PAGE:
• Kivaari

            Excellent. I’ve done that using a laser range finder. It is tough. 40 years ago I hunted with an AR180 (outlawed the next year) used low power scopes while hunting in Western Washington while it’s raining and in dark timber. I could see nothing through the aperture sights. The little 3x scope was like turning the stadium lights on. But you don’t spot game through a scope. In the timber there are few places where you can sit down and glass the area. It’s tough.

          • Right, magnified optics are great for hitting targets at long ranges, but it’s your Mark 1 Eyeball that is still doing the spotting.

            For anyone interested in trying the experiment above, be sure to calibrate your pace, first.

          • Kivaari

            Not all that common. Remember that 25% of the men didn’t even fire their rifles. German and Russian SNIPERS said they rarely were effective beyond 400m. When you read real accounts of rifle use, few people could shoot well enough to hit beyond 400 yds. There are always some great shooters, and they were few and far between.

  • Darkpr0

    “I do not know, but if taken as a weathervane for future Army small arms development, they point to an overly ambitious set of requirements and goals for next generation small arms.”

    Boy why does that sound familiar. Advanced Combat Rifle / Objective Individual Combat Weapon anyone?

  • MPWS

    On subject of weight I suspect that a mechanism involved, which utilises 2 steps feed instead of customary one cannot be of same weight. It cannot be either light nor simple. The solution might be in form of disposable conical nose, but that adds bulk.

  • Vitor Roma

    So it’s basically a CT 6.5 Lapua/6.5 Creedmoor. I like it. The fact is that 7.62×51 is clearly inferior to what can be achieved using 6.5 bullets in an equivalent case.

  • Warren Ellis

    So considering this 1200m range requirement, is the military going to start putting more training into making everyone being good at DMR ranges and such?

    • Unlikely. That wouldn’t get anyone promoted.

  • Joshua

    Holy crap they actually did it. AAI discussed a M4A1 upper for the LSAT program but I never thought it would be possible.

    • kregano

      This is the first time I’ve heard of this, but if it’s true, then all the jokes about us using M16s centuries into the future will come true.

      • Joshua

        AAI was discussing the ability to create a 6.5 M4A1 upper for the LSAT technology back when they were having soldiers test the LMG at Maneuver Battle Lab.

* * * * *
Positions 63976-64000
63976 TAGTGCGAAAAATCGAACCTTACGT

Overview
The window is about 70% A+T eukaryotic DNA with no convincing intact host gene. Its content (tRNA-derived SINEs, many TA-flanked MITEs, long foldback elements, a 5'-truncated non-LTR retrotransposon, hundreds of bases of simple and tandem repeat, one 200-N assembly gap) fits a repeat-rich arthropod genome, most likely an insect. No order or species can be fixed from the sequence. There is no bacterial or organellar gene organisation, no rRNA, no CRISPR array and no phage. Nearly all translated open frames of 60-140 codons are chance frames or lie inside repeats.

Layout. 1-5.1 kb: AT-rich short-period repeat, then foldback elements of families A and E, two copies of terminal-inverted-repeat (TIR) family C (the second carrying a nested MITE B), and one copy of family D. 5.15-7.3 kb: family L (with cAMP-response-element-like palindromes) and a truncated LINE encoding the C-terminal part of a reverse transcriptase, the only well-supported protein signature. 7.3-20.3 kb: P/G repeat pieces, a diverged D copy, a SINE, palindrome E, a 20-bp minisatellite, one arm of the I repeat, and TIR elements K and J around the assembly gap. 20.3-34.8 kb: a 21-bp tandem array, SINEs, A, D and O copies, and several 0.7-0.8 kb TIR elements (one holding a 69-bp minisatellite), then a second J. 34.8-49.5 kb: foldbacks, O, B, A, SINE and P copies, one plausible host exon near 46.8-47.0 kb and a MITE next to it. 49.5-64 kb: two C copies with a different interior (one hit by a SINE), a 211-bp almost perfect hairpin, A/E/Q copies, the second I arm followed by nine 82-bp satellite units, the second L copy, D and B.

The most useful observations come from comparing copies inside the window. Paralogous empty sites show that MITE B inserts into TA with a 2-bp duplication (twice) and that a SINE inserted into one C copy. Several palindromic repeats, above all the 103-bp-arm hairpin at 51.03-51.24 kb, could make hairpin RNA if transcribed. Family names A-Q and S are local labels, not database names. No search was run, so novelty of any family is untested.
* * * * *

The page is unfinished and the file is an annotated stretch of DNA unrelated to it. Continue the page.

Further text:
I scoffed at the proposal saying it wouldn’t be possible, however it looks like AAI will make me eat crow.

        The ability to retain use of the M4A1/M4/M16 lower will mean moving to the platform will be far less expensive and far easier than adopting an entirely new weapon system.

        Plus you then retain ammunition compatibility with the LSAT LMG that is going to happen.

        • That carbine doesn’t look like it’s compatible with AR-15 lowers, although it does say the “notional dimensions” were based on them.

  • oldman

    How much money will the army squander on this project?

  • Wolfgar

    With a growing 19 Trillion dollar dept and the PC wack jobs wanting to put girls into combat rolls, finding the ultimate infantry caliber and fire arm will be the least of our nations problems. How the deck chairs are placed is a moot point when the ship is sinking.

  • Billy bob

    Just issue the plasma rifles in the 40 watt range that they have squirreled away at area 51 already.

  • Nigel Tegg

    Personal rail guns;

    -no bullet drop and huge range
    -only carrying projectiles (no case weight)

    *drops mic*

  • Kivaari

    1200 meters? Wow, if it was in a package the size and weight of the M4 or M4A1, it would be great. It wont happen in my lifetime, and I am nearly dead already.

  • Ionosphere

    I support the idea of adopting a 6.5 mm round that can serve as a “jack of all trades” cartridge, replacing both the 5.56 and the 7.62. 6.5 Grendel would be an ideal candidate for this.

  • therealgreenplease